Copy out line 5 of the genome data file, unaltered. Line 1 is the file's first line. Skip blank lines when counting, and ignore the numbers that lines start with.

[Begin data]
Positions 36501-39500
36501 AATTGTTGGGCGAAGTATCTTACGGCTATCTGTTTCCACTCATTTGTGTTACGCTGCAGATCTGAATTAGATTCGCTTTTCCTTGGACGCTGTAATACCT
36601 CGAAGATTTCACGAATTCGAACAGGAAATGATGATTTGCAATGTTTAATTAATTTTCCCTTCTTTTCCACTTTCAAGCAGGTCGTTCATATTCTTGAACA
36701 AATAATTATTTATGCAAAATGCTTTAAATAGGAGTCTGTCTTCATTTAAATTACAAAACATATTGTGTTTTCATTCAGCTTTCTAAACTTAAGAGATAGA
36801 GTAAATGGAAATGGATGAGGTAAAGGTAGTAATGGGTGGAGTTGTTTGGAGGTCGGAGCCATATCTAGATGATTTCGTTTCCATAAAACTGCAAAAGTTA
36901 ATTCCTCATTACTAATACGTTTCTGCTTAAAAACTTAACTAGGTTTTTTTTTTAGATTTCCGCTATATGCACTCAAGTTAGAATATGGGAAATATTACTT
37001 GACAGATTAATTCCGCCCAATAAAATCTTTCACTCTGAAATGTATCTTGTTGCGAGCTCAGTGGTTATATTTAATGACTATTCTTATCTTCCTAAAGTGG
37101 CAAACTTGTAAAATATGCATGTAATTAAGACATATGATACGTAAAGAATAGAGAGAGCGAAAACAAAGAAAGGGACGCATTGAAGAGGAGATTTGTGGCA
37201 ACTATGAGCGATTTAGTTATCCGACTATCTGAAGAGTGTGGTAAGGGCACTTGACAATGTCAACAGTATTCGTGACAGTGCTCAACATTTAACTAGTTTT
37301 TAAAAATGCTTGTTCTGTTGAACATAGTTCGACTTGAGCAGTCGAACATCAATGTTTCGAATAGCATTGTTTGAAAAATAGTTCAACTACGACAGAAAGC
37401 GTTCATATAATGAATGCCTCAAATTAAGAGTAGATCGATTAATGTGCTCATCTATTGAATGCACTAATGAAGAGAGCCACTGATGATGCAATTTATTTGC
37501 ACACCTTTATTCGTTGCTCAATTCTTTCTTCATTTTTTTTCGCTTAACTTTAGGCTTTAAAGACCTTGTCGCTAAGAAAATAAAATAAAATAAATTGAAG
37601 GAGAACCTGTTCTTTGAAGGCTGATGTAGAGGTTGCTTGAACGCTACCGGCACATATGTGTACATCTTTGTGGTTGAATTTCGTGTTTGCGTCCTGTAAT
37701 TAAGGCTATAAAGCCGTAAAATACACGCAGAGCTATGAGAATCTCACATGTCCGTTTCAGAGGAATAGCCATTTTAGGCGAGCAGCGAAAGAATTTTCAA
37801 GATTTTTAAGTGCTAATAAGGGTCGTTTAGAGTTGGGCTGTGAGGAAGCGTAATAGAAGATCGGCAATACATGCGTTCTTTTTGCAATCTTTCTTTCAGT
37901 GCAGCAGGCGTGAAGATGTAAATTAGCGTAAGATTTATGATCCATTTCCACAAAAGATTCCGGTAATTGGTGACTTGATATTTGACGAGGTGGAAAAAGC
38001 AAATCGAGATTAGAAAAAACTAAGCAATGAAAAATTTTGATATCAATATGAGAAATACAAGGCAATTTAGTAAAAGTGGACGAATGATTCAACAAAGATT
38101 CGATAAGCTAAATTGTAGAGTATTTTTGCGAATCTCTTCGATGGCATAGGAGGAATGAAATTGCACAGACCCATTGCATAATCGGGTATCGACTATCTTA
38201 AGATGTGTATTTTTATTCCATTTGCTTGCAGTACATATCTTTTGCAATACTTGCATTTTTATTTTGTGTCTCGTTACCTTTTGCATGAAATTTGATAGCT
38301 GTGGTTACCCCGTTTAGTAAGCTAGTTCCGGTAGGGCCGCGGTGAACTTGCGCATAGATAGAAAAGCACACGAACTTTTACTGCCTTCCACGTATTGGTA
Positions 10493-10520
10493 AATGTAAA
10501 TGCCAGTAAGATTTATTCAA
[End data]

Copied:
36801 GTAAATGGAAATGGATGAGGTAAAGGTAGTAATGGGTGGAGTTGTTTGGAGGTCGGAGCCATATCTAGATGATTTCGTTTCCATAAAACTGCAAAAGTTA